We [Marks and his wife] moved out to the country about six years ago, and we found this place here in the southwest, which had a large double-garage and a little workshop in the back, which apparently used to be a blacksmith's forge. I thought we could put a wall in the back and use that workshop as a live room. I think it's 13-feet by 8-feet—big enough for a drum kit, and I can record any live instrumentation that I want to, which, sadly, I've not tended to do much since I've been down here. I end up working with samples and keep intending to bring more human beings in there, but that's the way it goes. [The room is] pretty well soundproofed, so I can work as loudly as I want, as late as I want. I'm very fortunate in that respect.

How has your recent transition to computer-based production affected your studio set-up?

I have a Mackie 32-8 analog console and a 24-channel expander for that, a half dozen old analog synths and digital synths, three racks of samplers and hardware, a pair of 15-inch Tannoy midfield monitors, and Genelec 1019 nearfields. The room was just about big enough to get everything fairly ergonomically laid out and comfortable to reach. Now, as I've gotten more into software, I'm starting to realize this is a huge room. I have so much redundant equipment now, it's quite sad. All this stuff, which I couldn't have lived without three years ago, has become fundamentally unnecessary for what I'm doing.

What do you consider to be your key pieces of equipment?

For this album, the Blue Kiwi mic; you just plug it in and record straight to disk—no EQ, compression, nothing—and when you play it back, you'll hear just what you recorded. I also have a Joemeek TB-47 tube mic, which is based on the [Neumann] U47. It's intended to be very retro. The combination of that with the Kiwi, which is absolutely transparent, means that I'm pretty much covered for vocals, whichever way I want to go. They're both pretty nice for acoustic instruments, as well. I've used the Kiwi for acoustic guitar. But I'm mainly focused on recording vocals. I have an AKG C 1000, and the Audio-Technica AT4033 is a good general-purpose mic to have about. My preamp at the moment is a Focusrite ISA220. I'm using the MOTU PCI-324 card with their 1224 and 2408 [audio interfaces], which means I have S/PDIF, AES/EBU, and, if I need it, 16 channels of A/D [conversion].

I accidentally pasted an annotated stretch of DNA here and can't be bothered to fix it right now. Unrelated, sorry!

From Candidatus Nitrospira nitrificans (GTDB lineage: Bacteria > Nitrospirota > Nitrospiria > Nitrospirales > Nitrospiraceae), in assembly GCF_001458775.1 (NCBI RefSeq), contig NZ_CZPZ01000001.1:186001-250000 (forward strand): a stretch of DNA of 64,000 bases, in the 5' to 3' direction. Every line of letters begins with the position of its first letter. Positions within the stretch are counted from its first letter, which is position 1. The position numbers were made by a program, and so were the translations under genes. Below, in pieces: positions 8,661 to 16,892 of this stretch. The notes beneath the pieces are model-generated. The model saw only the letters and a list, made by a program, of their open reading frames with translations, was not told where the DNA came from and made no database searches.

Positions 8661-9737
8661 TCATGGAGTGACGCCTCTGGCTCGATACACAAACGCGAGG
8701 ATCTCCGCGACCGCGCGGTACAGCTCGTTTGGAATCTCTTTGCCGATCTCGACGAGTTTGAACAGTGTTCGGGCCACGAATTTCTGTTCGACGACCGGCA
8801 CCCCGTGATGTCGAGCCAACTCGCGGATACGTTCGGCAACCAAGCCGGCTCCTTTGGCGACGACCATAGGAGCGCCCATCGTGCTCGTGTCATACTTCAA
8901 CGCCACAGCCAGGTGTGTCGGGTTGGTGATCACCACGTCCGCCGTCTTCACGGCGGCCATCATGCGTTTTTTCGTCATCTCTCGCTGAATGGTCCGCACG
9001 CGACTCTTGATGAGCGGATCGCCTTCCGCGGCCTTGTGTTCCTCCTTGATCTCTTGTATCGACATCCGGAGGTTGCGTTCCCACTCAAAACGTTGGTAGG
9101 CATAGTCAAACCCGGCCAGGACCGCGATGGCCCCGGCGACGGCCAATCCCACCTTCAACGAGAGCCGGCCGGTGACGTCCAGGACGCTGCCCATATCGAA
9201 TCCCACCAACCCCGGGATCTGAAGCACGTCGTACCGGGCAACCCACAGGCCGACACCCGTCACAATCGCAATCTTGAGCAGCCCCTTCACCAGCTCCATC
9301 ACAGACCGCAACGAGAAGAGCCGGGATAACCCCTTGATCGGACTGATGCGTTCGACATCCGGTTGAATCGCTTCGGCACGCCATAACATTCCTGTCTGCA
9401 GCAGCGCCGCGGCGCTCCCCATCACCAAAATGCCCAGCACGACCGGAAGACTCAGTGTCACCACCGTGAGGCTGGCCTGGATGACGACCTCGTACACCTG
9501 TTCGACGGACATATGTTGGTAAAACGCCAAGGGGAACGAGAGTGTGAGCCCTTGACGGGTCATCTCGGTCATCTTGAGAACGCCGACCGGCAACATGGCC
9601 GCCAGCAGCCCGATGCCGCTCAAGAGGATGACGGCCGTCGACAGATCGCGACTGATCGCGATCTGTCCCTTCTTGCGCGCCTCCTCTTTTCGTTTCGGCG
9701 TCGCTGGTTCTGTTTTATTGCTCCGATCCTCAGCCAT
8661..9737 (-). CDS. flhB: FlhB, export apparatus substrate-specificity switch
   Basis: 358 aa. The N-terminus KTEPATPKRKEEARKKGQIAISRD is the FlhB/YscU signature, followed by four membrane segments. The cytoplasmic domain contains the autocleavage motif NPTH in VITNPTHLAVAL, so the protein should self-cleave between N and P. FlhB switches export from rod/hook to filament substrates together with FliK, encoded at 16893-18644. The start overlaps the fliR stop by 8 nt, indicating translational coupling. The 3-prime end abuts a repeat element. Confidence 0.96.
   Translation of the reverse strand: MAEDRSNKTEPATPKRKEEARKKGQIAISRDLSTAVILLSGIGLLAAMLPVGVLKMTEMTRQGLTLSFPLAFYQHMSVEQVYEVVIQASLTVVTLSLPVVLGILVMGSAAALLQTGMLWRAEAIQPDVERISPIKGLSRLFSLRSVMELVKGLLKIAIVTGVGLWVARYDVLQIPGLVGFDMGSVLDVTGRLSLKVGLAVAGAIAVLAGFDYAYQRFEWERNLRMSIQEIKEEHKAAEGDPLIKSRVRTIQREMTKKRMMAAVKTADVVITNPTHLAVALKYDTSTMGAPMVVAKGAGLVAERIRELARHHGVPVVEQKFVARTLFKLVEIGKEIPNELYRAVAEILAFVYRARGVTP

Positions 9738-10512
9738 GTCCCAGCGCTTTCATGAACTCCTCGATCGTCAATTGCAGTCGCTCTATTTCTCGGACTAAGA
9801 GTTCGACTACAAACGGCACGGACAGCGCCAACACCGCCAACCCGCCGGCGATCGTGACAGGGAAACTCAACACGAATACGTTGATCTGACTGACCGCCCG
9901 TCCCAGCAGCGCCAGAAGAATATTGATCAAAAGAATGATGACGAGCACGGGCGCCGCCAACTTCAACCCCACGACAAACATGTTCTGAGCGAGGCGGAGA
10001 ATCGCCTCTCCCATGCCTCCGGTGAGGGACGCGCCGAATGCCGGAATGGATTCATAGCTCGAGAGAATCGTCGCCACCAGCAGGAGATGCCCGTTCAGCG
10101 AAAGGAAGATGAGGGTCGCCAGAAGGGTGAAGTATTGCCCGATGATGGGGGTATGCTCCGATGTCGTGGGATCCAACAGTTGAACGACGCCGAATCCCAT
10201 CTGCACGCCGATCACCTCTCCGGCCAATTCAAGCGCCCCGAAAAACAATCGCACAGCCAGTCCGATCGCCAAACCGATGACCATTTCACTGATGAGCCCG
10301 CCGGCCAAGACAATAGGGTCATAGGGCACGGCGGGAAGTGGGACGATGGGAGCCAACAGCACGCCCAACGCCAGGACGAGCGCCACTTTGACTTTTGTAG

Since you create sample-based music, how important are sample libraries to you?

Ever since I started working the way I do, I wanted to be able to work with real people, rather than relying on samples. But the reality is it works both ways. If I hear a really amazing sample it might trigger a whole idea for a tune. So, the downside of working with people is that someone has to tell them what to do, or they'll have to come up with an initial idea. If I'm working with a singer, I always have half a tune written. That's the starting point.

I wish I was surrounded by loads of really incredible musicians from different cultures who could just come in and play for half an hour, and then I'd see what samples I could grab from that. I have worked that way before with one or two people. I'm using sample libraries because it's the easiest, most accessible way to go. I still dream of traveling around the world, recording people, and making an album out of it afterwards.

Do you favor any particular sample libraries?

Whatever I find. It tends to be the more obscure stuff. You don't see the world music sources I tend to be interested in—just the weird and the wonderful. One old Roland CD-ROM is basically just a load of slow, evolving, analog textures by a guy called Ian Boddy, and it sounds like a film soundtrack—incidental music, practically. But it's great. Some of it is ideal for dropping into a space, almost like a color or a hue, rather than a defined object. It's just a shade in the background, which just adds a certain weight or a certain color to a piece.

I like raiding drum 'n' bass CDs and stuff like that for the unexpected. I don't listen to drum 'n' bass very much—it's not my thing at all—but there are some clichéd electronic sounds that sound quite original if you put them in a different genre. It was interesting to raid the clichés of other people.

Matt Gallagher is an assistant editor at EM.